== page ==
Explosive Testimony Details Improper Accounting

Explosive Testimony Details Improper Accounting

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John Daley ReportingThere was explosive testimony in the Olympic bribery trial today detailing large sums of money being sent from the Salt Lake bid committee directly to key members of the International Olympic Committee without proper accounting, and apparently often hidden in SLOC's own budget documents.

Today we got an inside look at the free spending ways of the bid committee in the days leading up to when the won the Games were won for Salt Lake. That picture shows what federal prosecutors clearly regard as bid committee campaign of bribery, aided by a distinct lack of curiosity from SLOC's own board and auditors.

Based on testimony in court today, one might rightly ask if the Games were bought rather than won. Federal prosecutors are trying to prove that's exactly what happened, and that former Olympic bid leaders Tom Welch and Dave Johnson were indisputably leading the way.

On the witness stand today was Rod Hamson, former bid committee Finance Director. Fresh out of college in the early 90s Hamson was responsible for helping prepare SLOC's budgets, handling checks and bookkeeping. Prosecutors portray Hamson as Welch's "go to guy" in the alleged bribery scheme.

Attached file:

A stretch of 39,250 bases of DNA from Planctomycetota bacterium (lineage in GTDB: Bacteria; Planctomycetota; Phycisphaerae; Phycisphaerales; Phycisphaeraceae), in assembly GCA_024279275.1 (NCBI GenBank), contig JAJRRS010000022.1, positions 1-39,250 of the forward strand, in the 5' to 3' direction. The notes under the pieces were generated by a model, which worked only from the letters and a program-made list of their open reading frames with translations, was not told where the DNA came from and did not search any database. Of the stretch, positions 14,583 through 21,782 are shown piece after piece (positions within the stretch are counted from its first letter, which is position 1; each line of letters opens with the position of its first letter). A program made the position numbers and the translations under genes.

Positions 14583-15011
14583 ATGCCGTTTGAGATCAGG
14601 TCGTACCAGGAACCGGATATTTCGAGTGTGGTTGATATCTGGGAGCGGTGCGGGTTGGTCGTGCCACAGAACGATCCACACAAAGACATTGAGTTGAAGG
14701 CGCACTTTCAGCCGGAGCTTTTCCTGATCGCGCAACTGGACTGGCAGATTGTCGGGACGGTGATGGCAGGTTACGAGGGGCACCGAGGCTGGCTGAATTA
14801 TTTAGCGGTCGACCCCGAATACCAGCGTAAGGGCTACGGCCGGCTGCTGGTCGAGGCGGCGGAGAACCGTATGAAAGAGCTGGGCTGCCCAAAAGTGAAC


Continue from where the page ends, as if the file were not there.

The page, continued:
Repeatedly Hamson was directed by his superiors to write checks and send out payments by wire to members of the International Olympic Committee or their relatives. Often he was told to document these payments under the category of National Olympic Committee assistance program or consultants. And he tells the jury he did so without raising objection to Welch or Johnson and without accurate documentation in the books.

On the receiving end of the bid committee largesse were IOC members like Kenyan Charles Mukora. Hamson testified that Welch asked him to send Mukora a check for 12-thousand dollars just five weeks before the vote to decide who would host the 2002 Games.

The Welch and Johnson defense team will no doubt attempt to show that many other key players here in Salt Lake knew or approved or participated in the alleged bribery scheme, and that IOC members squeezed the payments out of the bid team who agreed to go along for fear of losing that IOC member's vote.

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